Medalta is excited to announce their first virtual exhibitions of the 2020/2021 Medalta International Artist in Residence Program. The four artists have spent the last 12 months working towards the showcase, undaunted by the uncertainty of the Covid-19 Pandemic. These artists typically come from all over the world to the program, while this year, travel restrictions made that more difficult.
You can view Virtual Tours for Exhibitions by Amy Duval, Carmen Belanger, Julie-Claude Vezeau-Croteau, and Yvonne Kustec.
“We have been internally preparing for these exhibitions for months, confident that our museum and spaces would be open before May to allow the public entry,” says Marketing and Communications Coordinator, Jessica Day. “As the days went by, we realized that was not going to be happening anytime soon. We began working with the Esplanade in order to get the exhibitions online in a 3D tour format, and they were very helpful in allowing that to happen.”
The following shows are available for 3D viewing on Medalta’s website, along with more information about each artist and their shows until July 3rd.
‘Serpents and Stone, A Woman on the Other Side’ by Yvonne Kustec
The mythology of Medusa has been traditionally centred around the theme of woman as monster. She is an iconic female character, known as a gorgon, a creature with snakes for hair and a stare that can turn man to stone. In a less familiar version of her story, written by the Roman poet Ovid in his ‘Metamorphoses’, Medusa is mortal, one of three daughters, born of the sea gods Phorcys and Ceto. She was coveted for her overwhelming beauty and incredible hair. Her story turns into a tragedy when she is pursued and raped by Poiseden, the God of the sea. Medusa was then punished further by the goddess Athena, who was fuelled by jealousy and transformed her into the trademark snake-haired beast. ‘Serpents and Stone, A Woman on the Other Side’, explores the problematic and reductive nature of connecting woman to beast. Looking at the transformative power of a mythology focused on the monstrous characteristics of a once beautiful woman. Medusa was stripped of both her autonomy and her voice, and famously slain by Perseus who becomes the hero in her story. The various sculptural forms, representing the body and the serpent, attempt to reintroduce the woman back into the narrative.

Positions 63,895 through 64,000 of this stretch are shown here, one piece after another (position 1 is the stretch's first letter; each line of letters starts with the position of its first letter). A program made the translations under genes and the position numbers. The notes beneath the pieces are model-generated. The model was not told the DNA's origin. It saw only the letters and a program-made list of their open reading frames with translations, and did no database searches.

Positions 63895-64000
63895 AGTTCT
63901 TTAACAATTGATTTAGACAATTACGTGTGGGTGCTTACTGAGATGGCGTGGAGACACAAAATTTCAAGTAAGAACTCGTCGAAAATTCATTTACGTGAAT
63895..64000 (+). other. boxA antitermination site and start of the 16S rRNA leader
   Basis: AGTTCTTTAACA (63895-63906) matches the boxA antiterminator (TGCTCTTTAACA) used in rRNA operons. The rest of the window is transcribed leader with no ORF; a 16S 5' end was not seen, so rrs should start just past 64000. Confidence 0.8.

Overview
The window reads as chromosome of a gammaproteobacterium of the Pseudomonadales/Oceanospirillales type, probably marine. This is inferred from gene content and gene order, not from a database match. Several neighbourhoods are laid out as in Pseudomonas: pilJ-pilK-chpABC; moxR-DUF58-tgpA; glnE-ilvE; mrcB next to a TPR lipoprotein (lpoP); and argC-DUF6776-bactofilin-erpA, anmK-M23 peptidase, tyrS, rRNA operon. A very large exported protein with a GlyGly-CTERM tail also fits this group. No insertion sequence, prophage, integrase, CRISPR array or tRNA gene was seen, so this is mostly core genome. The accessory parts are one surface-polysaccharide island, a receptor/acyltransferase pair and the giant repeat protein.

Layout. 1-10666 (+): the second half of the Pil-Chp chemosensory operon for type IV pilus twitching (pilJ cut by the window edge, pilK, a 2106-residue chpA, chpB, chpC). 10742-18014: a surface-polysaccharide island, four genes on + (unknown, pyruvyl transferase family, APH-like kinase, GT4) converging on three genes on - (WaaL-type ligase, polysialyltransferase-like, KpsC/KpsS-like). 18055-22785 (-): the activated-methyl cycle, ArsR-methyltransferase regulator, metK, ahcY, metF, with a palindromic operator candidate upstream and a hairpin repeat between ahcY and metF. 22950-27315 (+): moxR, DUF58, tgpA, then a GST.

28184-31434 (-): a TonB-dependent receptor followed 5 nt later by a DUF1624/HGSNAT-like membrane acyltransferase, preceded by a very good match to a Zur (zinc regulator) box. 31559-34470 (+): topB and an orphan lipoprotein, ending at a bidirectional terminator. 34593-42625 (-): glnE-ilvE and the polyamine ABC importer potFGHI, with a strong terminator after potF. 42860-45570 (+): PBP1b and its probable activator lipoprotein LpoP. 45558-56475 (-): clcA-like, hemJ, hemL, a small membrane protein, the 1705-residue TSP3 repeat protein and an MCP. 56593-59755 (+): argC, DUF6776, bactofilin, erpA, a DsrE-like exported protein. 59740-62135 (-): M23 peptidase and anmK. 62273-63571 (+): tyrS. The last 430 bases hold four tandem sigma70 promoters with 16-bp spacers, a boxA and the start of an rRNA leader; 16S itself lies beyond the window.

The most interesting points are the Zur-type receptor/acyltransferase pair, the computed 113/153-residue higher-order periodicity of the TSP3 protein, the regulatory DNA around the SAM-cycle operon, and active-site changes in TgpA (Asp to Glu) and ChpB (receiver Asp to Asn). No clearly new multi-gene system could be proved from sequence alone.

‘Les Bernaches Ont Froid’ by Julie-Claude Vezeau-Croteau
This body of work by Julie-Claude Vezeau-Croteau explores the narrative potential of the objects of our daily lives. She believes that our quotidian objects reveal to us our individual and collective identity. They divulge the ways that we have lived, as well as the ways that we are living because of the history of their materiality, of their shape, of their usage, of how they were made and in which condition they were made. Therefore, Julie-Claude believes that setting up new ways to encounter these objects also offers us the opportunity to reflect differently on ourselves.